Page last updated at 11:45 GMT, Thursday, 23 April 2009 12:45 UK

The Tech Lab: Andy Hopper

Ilulissat Icefjord, Greenland
Hi-tech could change the planet as much as it has affected personal life

Andy Hopper, an iconic figure in UK computer history, talks about the next big role hi-tech needs to take on.

Computing has already changed the way all of us live our lives, so it is reasonable to predict that computing will also play a major role in delivering a long-term future for society and our planet.

But first we have to overcome a major disconnection between computing and sustainability. Some people claim that technology has a net negative effect on the environment, and view turning off TVs and PCs at night as simply a token gesture.

We need to embrace a far bigger picture. After all, less than 20 years ago we had not heard of the world wide web, and Google has only been around for 10 years.

it is now time for computer technologists to work closely with other scientific and business disciplines to help ensure the long term future of the planet
Andy Hopper

If these milestones can have such a radical impact on our day-to-day lives in such as short space of time, we can surely harness technology and our expanding knowledge to address the international environmental challenges we are facing.

So how can we justify the claim that computing will make possible higher standards of living in a way that does not cause major problems for the planet? There are four areas where we believe computing can have a major impact:

Sensing and optimising

Knowledge is power, and sourcing vast amounts of real-time, accurate data will be invaluable in discovering the impact of human activities on the environment, as well as for optimising energy consumption and other natural resources. The challenge is to harness these data efficiently and effectively using an abundance of sensors.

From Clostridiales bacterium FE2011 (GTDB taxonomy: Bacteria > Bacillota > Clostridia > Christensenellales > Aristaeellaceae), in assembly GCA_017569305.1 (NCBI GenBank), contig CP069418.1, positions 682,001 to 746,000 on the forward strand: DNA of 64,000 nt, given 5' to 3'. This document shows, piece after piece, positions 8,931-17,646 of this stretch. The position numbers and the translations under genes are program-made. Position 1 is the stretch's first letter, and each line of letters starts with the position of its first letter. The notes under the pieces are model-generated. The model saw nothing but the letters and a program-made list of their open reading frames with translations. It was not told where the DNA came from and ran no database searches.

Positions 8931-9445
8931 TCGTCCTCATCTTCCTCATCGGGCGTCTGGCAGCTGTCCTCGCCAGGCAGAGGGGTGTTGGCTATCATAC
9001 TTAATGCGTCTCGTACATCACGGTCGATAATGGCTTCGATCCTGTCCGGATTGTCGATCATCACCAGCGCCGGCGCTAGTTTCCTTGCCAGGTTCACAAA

Social networking has already demonstrated our willingness to share information, so this could be extended to accumulate relevant qualitative and quantitative data, from environmental observations to specific energy use.

Computer on/off switch, BBC
Many believe turning a PC off at night is a token gesture

Maybe we will all carry a Personal Energy Meter (PEM), which records and apportions our individual total energy consumption. Future generations of mobile phones could contain a PEM, and social networking sites provide an ideal forum for users to share this information, along with new algorithms to make complex consumption calculations for everyday activities.

Harnessing this information will allow us to create a real-time data map to observe different layers - from transportation that shows congestion on roads to the wasted heat through the roofs of buildings - a sort of infrared version of Google Earth.

This wide-scale sensing and data collection highlights one of many dilemmas of providing functionality whilst preserving privacy. Out of necessity, a suitable, safe, and enticing compromise must be found.

Predicting and reacting

Ever more sophisticated algorithms are being used to study global warming and to produce forecasts of the behaviour of natural systems. But how can we be sure that the software used to generate these models is correct?